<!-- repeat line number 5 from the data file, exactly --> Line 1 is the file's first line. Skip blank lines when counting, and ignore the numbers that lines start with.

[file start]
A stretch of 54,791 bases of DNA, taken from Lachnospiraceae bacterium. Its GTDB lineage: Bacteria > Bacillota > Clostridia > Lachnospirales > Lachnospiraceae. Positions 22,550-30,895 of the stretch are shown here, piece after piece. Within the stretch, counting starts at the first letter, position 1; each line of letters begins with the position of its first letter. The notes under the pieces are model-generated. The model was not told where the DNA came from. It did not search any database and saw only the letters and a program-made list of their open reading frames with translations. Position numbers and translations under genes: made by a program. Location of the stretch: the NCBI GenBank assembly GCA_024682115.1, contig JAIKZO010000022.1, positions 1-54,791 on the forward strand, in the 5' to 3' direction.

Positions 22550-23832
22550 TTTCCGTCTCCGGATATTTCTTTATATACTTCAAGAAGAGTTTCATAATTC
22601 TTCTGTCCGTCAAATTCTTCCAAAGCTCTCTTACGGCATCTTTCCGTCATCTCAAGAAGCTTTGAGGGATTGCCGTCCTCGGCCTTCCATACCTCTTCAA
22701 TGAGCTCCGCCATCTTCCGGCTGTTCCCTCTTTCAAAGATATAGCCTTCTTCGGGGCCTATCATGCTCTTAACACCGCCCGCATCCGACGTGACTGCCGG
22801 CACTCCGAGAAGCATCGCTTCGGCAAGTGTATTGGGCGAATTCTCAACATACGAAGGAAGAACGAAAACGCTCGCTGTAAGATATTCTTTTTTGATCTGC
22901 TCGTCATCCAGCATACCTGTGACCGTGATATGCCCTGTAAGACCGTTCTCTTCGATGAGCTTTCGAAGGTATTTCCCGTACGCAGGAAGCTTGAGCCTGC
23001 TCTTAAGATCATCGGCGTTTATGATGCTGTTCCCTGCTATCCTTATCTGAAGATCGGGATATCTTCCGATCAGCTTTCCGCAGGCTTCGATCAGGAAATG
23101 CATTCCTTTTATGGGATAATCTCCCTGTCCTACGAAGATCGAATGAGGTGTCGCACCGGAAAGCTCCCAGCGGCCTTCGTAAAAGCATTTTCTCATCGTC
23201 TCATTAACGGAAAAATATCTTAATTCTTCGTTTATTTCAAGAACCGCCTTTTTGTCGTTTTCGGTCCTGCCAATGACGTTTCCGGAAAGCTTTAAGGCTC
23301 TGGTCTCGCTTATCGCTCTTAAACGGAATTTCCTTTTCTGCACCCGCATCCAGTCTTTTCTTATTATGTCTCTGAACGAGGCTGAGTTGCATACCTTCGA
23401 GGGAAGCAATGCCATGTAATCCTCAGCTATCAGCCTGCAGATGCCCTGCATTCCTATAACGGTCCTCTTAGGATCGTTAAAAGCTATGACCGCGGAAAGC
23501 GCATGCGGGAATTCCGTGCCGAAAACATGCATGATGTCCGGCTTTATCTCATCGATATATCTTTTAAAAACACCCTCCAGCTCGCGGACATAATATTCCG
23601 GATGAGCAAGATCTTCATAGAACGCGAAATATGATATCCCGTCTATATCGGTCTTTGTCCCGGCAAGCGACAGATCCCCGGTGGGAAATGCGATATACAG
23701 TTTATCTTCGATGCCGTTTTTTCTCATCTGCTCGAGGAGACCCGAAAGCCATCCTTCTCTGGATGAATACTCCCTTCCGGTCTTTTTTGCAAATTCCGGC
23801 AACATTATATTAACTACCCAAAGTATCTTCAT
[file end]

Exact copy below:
22701 TGAGCTCCGCCATCTTCCGGCTGTTCCCTCTTTCAAAGATATAGCCTTCTTCGGGGCCTATCATGCTCTTAACACCGCCCGCATCCGACGTGACTGCCGG